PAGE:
Why Bulleted Job Descriptions Don’t Work

Whenever I take on a new one to one consulting client, I ask them to send me a series of forms, templates and documents to review before I arrive onsite. .

I do it for many reasons.

The most important reason is to see where they’re weak or strong in the multiple areas it takes to run a successful business no matter what they business does.

It also gives me a head start on understanding the way their company functions and doesn’t function based on what systems they have documented and by what’s missing.

I also do it to see where they going over the top in templates, forms and duplication in a mindless pursuit of perfection or in a hope that if they create enough forms their misbehaving staff will finally get things done right. The frustration comes through in the writing. The text is full of “Shall” “Won’t” “Must” “Can’t” and more one-way yelling in color, bold and in italics.

Oh, if writing it made it so….won’t life as a boss be lovely?

The biggest problem is actually when there are job descriptions for the staff positions. This leaves them in the position of having to be a mind reader to know what you, the boss, really want them to do.

The next biggest problem is the overuse of subjective language like “friendly” “considerate” “warm” “punctual” vs. using objective language like “meetings start at 7:59 AM unless you get written notice to the contrary” “shirts are button except the top one and tucked in your uniform pants.”

You’re either on time or you’re not and the shirt is buttoned and tucked or it’s not!

The last of the series of problems with job descriptions is when they are a bulleted list. And that’s presuming they’ve actually been put into objective language that makes behaviors measurable. The reason is if you, the boss, give me, your employee, one more bullet [task or thing to do] than I signed on for when I joined the company I feel you’re taking advantage of me. Or, I feel I should get some help. Or, I feel I should get paid more.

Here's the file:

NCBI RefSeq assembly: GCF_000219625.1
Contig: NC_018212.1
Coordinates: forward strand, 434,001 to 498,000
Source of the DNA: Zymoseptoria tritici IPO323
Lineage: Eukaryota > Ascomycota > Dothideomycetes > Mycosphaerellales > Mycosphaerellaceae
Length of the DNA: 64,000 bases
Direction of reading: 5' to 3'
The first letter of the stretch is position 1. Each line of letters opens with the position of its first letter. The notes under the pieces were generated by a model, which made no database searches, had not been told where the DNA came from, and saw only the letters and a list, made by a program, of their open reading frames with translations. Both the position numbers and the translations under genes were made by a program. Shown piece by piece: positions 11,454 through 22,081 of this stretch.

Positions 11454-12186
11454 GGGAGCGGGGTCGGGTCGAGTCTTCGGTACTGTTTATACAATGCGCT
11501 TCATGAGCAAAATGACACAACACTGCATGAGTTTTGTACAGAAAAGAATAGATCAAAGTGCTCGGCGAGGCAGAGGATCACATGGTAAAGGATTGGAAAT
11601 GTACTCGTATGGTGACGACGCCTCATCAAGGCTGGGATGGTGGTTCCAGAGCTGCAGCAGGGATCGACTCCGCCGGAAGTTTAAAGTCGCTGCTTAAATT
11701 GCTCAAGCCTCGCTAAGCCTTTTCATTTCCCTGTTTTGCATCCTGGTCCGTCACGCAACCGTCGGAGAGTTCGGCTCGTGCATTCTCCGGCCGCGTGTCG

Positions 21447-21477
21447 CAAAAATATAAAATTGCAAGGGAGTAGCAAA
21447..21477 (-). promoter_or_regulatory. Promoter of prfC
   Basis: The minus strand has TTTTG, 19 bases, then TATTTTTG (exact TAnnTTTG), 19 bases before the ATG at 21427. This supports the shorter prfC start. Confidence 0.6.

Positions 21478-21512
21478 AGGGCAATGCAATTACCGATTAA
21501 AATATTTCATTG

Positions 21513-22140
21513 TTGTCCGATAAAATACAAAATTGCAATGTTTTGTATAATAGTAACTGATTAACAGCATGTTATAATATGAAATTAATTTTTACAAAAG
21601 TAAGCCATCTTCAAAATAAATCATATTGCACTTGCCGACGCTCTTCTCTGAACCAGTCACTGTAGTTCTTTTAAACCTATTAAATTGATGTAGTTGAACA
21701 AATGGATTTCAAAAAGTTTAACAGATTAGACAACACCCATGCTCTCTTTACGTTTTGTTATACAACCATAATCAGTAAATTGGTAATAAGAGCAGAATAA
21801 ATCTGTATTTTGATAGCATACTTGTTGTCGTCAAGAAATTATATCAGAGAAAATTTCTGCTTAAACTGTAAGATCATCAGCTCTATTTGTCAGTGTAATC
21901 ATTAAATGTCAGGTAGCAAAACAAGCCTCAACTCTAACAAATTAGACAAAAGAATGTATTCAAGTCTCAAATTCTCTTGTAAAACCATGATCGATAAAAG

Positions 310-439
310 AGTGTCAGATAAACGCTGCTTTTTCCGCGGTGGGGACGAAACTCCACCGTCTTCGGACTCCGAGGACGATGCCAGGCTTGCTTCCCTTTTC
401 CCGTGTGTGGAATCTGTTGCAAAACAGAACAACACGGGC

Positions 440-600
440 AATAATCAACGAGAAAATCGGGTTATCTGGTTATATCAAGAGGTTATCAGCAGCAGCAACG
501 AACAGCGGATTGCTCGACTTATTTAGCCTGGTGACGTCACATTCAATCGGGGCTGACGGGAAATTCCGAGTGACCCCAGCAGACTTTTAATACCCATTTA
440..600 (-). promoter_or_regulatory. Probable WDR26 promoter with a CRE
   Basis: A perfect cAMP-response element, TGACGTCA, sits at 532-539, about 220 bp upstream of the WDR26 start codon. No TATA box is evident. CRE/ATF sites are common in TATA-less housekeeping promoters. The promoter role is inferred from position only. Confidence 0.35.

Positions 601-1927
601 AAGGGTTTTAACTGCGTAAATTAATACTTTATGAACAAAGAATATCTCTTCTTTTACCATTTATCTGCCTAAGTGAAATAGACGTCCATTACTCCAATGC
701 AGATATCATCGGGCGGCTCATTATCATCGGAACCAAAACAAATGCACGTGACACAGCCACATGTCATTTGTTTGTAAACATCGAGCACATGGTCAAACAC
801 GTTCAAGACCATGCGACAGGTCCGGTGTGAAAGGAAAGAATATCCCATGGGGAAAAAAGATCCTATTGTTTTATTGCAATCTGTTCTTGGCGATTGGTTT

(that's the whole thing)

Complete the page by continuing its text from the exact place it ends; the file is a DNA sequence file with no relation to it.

Funny, they never complain when you take away a bullet….do they?

How do you avoid this dilemma? Create an Operations Manual for each box on your Organizational Chart. This defines the activities that must go on about 80% of the time in the box they occupy. You’ll never cover 100% so let it go. Even if you could the book would be so big no one could use it and you’d still find the exception to the rule. Handle the 80% well and the 20% is easy.

The clients who work with me who have created these detailed Operations Manuals are trained to say the following when training a new or existing employee on the manuals:

“This is the chapter of the Operations Manual that covers about 80% of what goes on in your box on the Organizational Chart. The nature of our work is it’s always changing to better serve the customer, the company and you. Therefore, your position is always evolving. So when it does, your Operations Manual will change because it’s a living breathing document and so that is always your job description and how you’ll be held accountable and recognized for good and poor behavior.”

Commit to creating the manuals that give you this type of flexibility and consistency and let the bullets fly!

Al Levi teaches contractors how to run their businesses with less stress and more success with operating manuals. To get control of your business and grow the right way, get The 7-Power Contractor® Signature Operating Manuals System at 7powercontractor.com/SOMS today.

More Ways to Become a 7-Power Contractor

The 7-Power Contractor book lays out 7 simple business powers to help you run your business with Less Stress and More Success. And now, it's available in paperback, ebook, and audiobook.

The 7-Power Contractor® Signature Operating Manuals System provides you with 90% completed manual templates plus step-by-step instructions on how to edit them, roll them out, and train with them.

The 7-Power Contractor Radio is a podcast series hosted by Al Levi in which he shares insights on how to better run your business. Listen wherever you are.

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